Timothy Jones is an attempted killer with a violent past who committed multiple new crimes while out on parole. But Tony Evers’ Department of Corrections left Jones on the street even after he committed a string of new crimes a mere month after being released on a discretionary parole – and a court commissioner gave him a signature bond!
Unbelievably, in 2020, Jones was given a signature bond by Dodge County Court Commissioner Steven Seim; Jones then committed a second new crime a month after that, this time choking and punching a woman, chipping her tooth, after crawling through her window and threatening her. Only then was his parole finally revoked. DOC is directly under Evers’ authority.
One of the criminal complaints says Jones told the victim he did not fear any “consequences.”
A 1992 article in the Capital Times explained that Jones, then 25, committed multiple attempted murders in Dane County. He shot three people in two different incidents. None of them died.
He was convicted in two 1991 shooting incidents and was sentenced to 50 years in prison. In the first case, he shot two men outside Antler’s Tavern. He had propositioned a female bartender and one of the men had “intervened on her behalf.” He was also charged with reckless injury for shooting a man outside a party. He was already a felon robber and firearm offender who had been paroled previously, the newspaper reported.
The victim shot outside the party, Walter Cowan, was 4 to 6 feet away from Jones when Jones pulled out a pistol and fired. The bullet grazed his head.
In the tavern shooting, the victims were David Winburn and Tracy Wardell.
Jones “pulled out a gun and shot Winburn in the chest, then walked toward him, and Winburn managed to kick the gun out of Jones’ hand,” according to a 1991 article in the Capital Times. Jones got his gun back and, as Wardell struggled with him, he shot Wardell in the stomach. A person hit Jones over the head with a bottle.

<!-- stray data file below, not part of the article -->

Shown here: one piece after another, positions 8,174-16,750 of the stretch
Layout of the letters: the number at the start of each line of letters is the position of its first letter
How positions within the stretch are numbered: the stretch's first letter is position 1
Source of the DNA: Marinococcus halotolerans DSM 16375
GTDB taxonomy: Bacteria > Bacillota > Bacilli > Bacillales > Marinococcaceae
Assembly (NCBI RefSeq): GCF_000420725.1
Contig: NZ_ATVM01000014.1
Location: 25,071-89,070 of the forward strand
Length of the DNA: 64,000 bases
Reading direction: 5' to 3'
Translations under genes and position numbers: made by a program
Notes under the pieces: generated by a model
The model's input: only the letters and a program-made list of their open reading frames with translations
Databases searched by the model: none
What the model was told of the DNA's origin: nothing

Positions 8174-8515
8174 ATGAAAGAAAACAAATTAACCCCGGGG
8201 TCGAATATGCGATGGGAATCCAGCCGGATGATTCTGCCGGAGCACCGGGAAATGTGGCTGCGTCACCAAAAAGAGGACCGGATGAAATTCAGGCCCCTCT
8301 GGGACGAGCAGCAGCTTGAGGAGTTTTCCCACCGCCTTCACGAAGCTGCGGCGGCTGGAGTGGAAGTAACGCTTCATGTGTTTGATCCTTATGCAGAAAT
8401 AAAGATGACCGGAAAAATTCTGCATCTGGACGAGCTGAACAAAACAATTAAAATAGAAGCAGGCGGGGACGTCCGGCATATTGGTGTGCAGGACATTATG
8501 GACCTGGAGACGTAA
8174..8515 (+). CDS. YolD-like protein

Fast forward to 2020, and Jones is freshly released on parole, and he immediately proves – twice – that he is still a danger to society.
“It is clear to this Court that society needs to be protected from him,” the judge said in the 2020 sentencing him for the choking case. “As much as he may say that he has learned the lessons, the best prediction of future activity is a person’s past actions. He drinks to the point of intoxication and does not only do dangerous things, he threatens people.” Read the sentencing transcript here: Transcript of May 2 2022 Resentencing Hearing 2020CF62
Here’s the timeline.
Jones was paroled on March 3, 2020, by Evers’ appointee John Tate, according to state Department of Corrections records. Evers then reappointed Tate a year later, saying he was pleased to do so. This was a discretionary parole.
It took Jones exactly one month to commit a new crime, but there’s no evidence DOC revoked his parole for it. In fact, he was released on a signature bond.
On April 3, 2020, according to a Dodge County criminal complaint obtained by Wisconsin Right Now, Jones was charged with felony fleeing an officer in Beaver Dam, obstructing an officer, driving after revoked, and possessing drug paraphernalia.
The officer said, “Timothy fled when I attempted to stop him and when he stopped, he took off on foot. I arrested Timothy for eluding, resist/obstructing, possession of drug paraphernalia, operating after revocation due to OWI, and a probation hold. I issued Timothy citations for speed, fail to stop at stop sign, fail to stop for a flashing red light, and operating left of center,” according to the complaint. In addition to a vehicle pursuit, Jones led the officer on a foot chase.
His license was revoked due to an OWI.